With so many analysts talking about Black Monday 1987 and trying to spot similarities, I thought I would dust off the technical charts from 1987 when I was a much younger investor than I am today, to show why I am fully invested and am not concerned about another “Black Monday” event.
Analysts and gurus would have investors believe that the collapse of the markets on Oct 19 1987 was an “out-of-the-blue” type event when in reality it was anything but. Instead there were many signs for investors before Black Monday advising to turn cautious and setup protection.
Market Direction Collapse of October 19 1987 – Black Monday
While many analysts and investors felt there were no warning signs for the Oct 19 1987 Black Monday crash they are wrong. There were many warnings signs for investors before the Black Monday crash of 20.4% in the S&P on Oct 19 1987. The S&P closed on Friday Oct 16 at $282.70 and fell to a low of $224.83 on Monday Oct 19. The Dow lost just over 22%.
I have included below, a daily S&P chart from August 1987 to October 1987 and marked the various events that told me and many others, that a pullback was going to happen in the markets. The signals I have listed below are from my notes at the time. I have re-written them for this article. While they did not advise that the market would drop 20% they did advise that protection should be bought, which is what I did. The SPY ETF was not available at this time. Instead I held put options on primarily banks and companies like Procter and Gamble, PepsiCo and Coca Cola. I was also holding 30% of my portfolio in bonds, which is the same amount I am holding today.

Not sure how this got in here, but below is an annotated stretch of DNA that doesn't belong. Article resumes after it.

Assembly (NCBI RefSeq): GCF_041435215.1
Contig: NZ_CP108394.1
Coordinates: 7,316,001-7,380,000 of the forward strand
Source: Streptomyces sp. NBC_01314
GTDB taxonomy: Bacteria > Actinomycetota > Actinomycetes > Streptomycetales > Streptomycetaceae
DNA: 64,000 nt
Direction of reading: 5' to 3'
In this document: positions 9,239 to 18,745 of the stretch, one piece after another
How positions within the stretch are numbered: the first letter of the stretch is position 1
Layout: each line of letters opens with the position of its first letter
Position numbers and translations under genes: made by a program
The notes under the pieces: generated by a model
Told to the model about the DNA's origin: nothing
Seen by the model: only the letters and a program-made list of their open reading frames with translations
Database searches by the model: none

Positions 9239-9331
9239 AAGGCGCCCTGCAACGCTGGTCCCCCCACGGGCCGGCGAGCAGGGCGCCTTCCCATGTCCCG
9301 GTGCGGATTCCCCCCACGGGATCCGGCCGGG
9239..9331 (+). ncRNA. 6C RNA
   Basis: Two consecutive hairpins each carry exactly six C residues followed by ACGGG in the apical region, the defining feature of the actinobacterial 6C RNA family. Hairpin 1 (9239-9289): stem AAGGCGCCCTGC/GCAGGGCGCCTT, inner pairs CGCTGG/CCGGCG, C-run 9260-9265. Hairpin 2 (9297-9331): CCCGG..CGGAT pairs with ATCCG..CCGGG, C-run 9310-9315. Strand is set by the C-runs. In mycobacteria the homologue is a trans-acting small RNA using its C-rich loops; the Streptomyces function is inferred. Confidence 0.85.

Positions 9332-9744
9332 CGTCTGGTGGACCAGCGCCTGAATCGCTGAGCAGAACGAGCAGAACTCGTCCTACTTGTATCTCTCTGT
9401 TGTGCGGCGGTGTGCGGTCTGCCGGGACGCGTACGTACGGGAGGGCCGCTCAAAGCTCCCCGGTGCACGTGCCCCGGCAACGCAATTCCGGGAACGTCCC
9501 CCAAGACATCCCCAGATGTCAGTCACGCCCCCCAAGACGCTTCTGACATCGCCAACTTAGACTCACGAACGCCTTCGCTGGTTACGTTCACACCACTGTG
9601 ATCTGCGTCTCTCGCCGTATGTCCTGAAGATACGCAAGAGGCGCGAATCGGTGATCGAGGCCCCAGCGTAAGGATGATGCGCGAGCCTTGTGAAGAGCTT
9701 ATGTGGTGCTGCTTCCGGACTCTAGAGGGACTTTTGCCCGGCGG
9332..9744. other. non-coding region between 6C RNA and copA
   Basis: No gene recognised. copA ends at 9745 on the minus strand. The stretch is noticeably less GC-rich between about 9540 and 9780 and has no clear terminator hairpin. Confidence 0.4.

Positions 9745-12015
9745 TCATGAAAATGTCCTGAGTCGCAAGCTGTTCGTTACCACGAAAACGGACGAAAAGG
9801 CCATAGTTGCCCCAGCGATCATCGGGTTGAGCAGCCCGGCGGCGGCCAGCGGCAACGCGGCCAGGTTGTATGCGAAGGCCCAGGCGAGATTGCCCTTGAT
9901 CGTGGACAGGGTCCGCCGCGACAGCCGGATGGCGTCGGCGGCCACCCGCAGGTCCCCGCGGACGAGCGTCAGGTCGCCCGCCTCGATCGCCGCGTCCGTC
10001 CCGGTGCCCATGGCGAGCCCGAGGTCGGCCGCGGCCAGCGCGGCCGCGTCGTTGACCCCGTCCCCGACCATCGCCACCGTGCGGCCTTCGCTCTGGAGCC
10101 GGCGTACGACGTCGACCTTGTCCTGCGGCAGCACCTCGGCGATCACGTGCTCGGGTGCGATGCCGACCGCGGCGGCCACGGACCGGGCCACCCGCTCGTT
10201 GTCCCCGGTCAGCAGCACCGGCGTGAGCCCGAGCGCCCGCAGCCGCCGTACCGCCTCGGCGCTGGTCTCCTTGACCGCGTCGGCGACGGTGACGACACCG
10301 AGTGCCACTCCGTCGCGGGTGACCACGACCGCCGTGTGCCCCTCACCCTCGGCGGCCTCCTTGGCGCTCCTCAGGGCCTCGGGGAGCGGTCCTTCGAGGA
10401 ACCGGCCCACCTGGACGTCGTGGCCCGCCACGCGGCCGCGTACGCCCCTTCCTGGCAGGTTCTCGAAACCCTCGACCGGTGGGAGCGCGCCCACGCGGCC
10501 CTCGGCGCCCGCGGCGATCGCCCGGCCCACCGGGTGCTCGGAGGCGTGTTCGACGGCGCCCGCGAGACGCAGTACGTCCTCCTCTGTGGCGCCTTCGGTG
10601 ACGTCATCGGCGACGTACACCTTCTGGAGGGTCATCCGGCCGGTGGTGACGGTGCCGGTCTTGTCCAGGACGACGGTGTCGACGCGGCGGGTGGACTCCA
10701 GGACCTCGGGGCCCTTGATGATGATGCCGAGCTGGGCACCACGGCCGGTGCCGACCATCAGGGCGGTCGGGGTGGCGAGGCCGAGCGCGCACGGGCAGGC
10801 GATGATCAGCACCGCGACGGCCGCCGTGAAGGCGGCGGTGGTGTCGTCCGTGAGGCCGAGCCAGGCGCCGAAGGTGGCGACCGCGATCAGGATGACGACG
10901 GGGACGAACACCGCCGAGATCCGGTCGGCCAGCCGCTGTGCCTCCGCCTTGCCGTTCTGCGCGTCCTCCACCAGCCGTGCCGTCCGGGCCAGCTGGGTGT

Here are the signals that I was following that advised me that a larger decline was coming for the markets.
The crash actually started in Hong Kong and then Europe before hitting the North American markets. The stock market crash of 1987 and the May 6 2010 “flash crash” are probably the closest thing to a black swan type event I have experienced. However even with the 1987 collapse there were warning signals although no one anticipated the depth of losses of the one day plunge. I have marked the key points below, in the chart above.
A. The market direction was already lower in September and early October. The market was unable to stay above the 50 day simple moving average (SMA) and in September it had broken down to the 100 day exponential moving average (EMA). It was unable to make a new top to challenge the prior high in the S&P. If in 2017 we saw this same pattern where the S&P broke down below the 50 day and then the 100 day and was unable to recover the old highs, that would be a bearish signal. We have not yet seen anything similar.
B. Point B shows the 100 day exponential moving average (EMA) . You can see how the S&P was unable to recover the 100 or even the 50 day. In October before the crash, the 100 day was decisively broken through which is a strong warning signal to buy protection. Today with the SPY ETF any investor can buy cheap out of the money protection on any such signal. As well we have numerous bear ETFs such as the SQQQ or SDOW which also provide very good levels of protection. In 1987 these were not available.
C. Momentum had tried to recover in late September and early October 1987 and failed. By the second week of October, the S&P momentum was negative and continuing to strengthen to the downside, as the S&P was falling below the 100 day moving average.
D. Two days before the crash, the S&P broke through to the 200 day moving average and did not bounce, which was very bearish. Note that there was no bounce off the 100 day during the second week of October, another bearish signal.
E. The market leading up to the crash tried for 4 days to hold the 100 day exponential moving average (EMA) and failed. Today with all the securities available to buy protection, it would be easy to jump in and buy some protection.